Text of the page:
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  1. #1
    Join Date
    Jan 2009
    Location
    Clinton, IA
    Posts
    2

    Default Leaky main shut-off valve

    I inherited an old house. Main shut off is leaking by slightly. Any ideas on how to repair this without having the city come to shut off the outside main? The valve is an old style gate valve with packing nut. I've thought about putting a newer valve further in on the line. The problem is, the plumbing is so old that I am afraid of breaking pipes. P.S.- Total replacement of all pipes is not an option which I want to take on. Too expensive.

  2. #2
    Join Date
    May 2008
    Location
    Pacific Northwet
    Posts
    1,356

    Default Re: Leaky main shut-off valve

    If your meter is accessible, there should be a shutoff valve just upstream of it. You should be able to give this 1/4 turn clockwise to shut off the water. Usually, this valve doesn't have much of a handle; if you use pliers or a wrench you'll probably skin your knuckles and exclaim loudly. The proper tool for the job is called a "meter key".

    By leaking, do you mean that it's dripping and getting the surroundings wet, or that you shut it off and it doesn't shut off completely?

    How you replace the valve depends on the type of pipe you have. If it's galvanized steel, cut out the valve and about 6" of pipe on each side using a tubing cutter or hacksaw. Get a ball valve the right size and two nipples, sized so that when threaded into the ball valve the whole assembly is around 1/2" shorter than what you cut out. Get two compression couplings sized for that pipe, and use them to install the replacement valve. Make sure that the existing pipe is clean & not rusty. If it's rusty, you may need to sand it with emery cloth so it's smooth.

    If it's copper pipe, you can do something similar to the above, but do not mix copper & galvanized steel pipe or fittings. That's a recipe for leaks. It's OK to mix steel pipe and brass/bronze fittings.

    The best way to do this with copper pipe is do something similar to the above, but instead of using compression couplings, solder the new pipes & valve in using copper repair couplings. Look ****** for instructions for soldering copper pipes, and practice on a couple of scrap pieces before doing it for real.
    The "Senior Member" designation under my name doesn't mean I know a lot, it just means I talk a lot.I've been a DIYer since I was 12 (thanks, Dad!). I have read several books on various home improvement topics. I do not have any current code books I can refer to. I was an apprentice plumber for two years.

  3. #3
    Join Date
    Jan 2009
    Location
    Clinton, IA
    Posts
    2

    Default Re: Leaky main shut-off valve

    I meant that the valve doesn't completely shut off. Water still leaks by.

  4. #4
    Join Date
    Aug 2007
    Location
    The Great White North
    Posts
    4,045

    Default Re: Leaky main shut-off valve

    If it's the main shutoff valve for the inside of the home ..... there's not much you can do other than having the water shut off outside to the home.
    Definately replace the gate valve with a ball valve .... they're much better.
    "" an ounce of perception -- a pound of obscure "
    - Rush

  5. #5
    Join Date
    Oct 2007
    Posts
    56

    Default Re: Leaky main shut-off valve

    you need to replace tis valve,if you try to "crank" it closed you stand a very good chance of this valve breaking in the off position and you will have to have the city shut it off from the street,,thus incurring possibly higher charges for the emergency call out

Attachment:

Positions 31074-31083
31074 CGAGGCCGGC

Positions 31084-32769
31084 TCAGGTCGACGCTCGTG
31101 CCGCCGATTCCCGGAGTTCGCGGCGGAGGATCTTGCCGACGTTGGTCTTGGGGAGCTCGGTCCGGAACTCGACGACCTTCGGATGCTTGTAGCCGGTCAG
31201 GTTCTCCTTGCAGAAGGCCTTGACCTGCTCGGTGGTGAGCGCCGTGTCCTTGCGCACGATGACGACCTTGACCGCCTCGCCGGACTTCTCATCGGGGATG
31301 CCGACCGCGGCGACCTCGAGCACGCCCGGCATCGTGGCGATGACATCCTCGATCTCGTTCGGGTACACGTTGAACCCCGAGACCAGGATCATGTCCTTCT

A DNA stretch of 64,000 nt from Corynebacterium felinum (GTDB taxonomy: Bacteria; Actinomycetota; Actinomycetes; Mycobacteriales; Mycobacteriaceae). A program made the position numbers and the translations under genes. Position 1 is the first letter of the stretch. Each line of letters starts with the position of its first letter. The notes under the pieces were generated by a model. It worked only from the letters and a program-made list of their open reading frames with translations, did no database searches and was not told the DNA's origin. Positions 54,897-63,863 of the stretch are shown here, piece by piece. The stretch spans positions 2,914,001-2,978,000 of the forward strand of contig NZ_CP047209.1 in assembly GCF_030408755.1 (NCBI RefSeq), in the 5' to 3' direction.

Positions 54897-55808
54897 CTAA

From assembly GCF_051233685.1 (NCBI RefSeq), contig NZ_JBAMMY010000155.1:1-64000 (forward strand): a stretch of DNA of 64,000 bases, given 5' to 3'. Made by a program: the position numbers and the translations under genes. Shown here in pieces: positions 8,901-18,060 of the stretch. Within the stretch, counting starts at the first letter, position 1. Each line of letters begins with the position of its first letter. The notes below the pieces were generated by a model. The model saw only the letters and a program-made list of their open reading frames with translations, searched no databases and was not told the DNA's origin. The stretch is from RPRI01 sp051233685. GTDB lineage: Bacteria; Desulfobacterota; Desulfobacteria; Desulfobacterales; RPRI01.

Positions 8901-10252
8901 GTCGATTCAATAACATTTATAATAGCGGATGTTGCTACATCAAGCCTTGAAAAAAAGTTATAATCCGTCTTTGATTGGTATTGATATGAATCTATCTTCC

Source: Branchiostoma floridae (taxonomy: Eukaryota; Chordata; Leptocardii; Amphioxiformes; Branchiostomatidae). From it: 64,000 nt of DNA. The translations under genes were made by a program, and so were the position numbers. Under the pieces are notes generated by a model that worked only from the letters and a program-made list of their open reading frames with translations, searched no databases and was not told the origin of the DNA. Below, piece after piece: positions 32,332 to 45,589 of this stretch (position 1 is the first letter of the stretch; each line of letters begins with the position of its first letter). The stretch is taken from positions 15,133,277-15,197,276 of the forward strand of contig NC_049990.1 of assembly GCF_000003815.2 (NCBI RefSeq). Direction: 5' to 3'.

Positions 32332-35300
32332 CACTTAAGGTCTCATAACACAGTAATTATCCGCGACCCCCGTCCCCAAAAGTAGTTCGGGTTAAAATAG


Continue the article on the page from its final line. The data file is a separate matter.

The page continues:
6. #6
    Join Date
    Jan 2009
    Location
    post falls, idaho
    Posts
    1

    Default Re: Leaky main shut-off valve

    Quote Originally Posted by Fencepost View Post
    If your meter is accessible, there should be a shutoff valve just upstream of it. You should be able to give this 1/4 turn clockwise to shut off the water. Usually, this valve doesn't have much of a handle; if you use pliers or a wrench you'll probably skin your knuckles and exclaim loudly. The proper tool for the job is called a "meter key".

    By leaking, do you mean that it's dripping and getting the surroundings wet, or that you shut it off and it doesn't shut off completely?

    How you replace the valve depends on the type of pipe you have. If it's galvanized steel, cut out the valve and about 6" of pipe on each side using a tubing cutter or hacksaw. Get a ball valve the right size and two nipples, sized so that when threaded into the ball valve the whole assembly is around 1/2" shorter than what you cut out. Get two compression couplings sized for that pipe, and use them to install the replacement valve. Make sure that the existing pipe is clean & not rusty. If it's rusty, you may need to sand it with emery cloth so it's smooth.

    If it's copper pipe, you can do something similar to the above, but do not mix copper & galvanized steel pipe or fittings. That's a recipe for leaks. It's OK to mix steel pipe and brass/bronze fittings.

    The best way to do this with copper pipe is do something similar to the above, but instead of using compression couplings, solder the new pipes & valve in using copper repair couplings. Look ****** for instructions for soldering copper pipes, and practice on a couple of scrap pieces before doing it for real.

    after cutting off the valve, do you have to rethread the pipe to use the compression couplings? if so, what do i need to do?

  7. #7
    Join Date
    Jan 2009
    Location
    iowa
    Posts
    11

    Default Re: Leaky main shut-off valve

    the only other solution you have is to freeze the pipe behind tho old shut off valve ,there is a tool for that wich most plumbers have ,then you can sweat on a quarter turn ball valve

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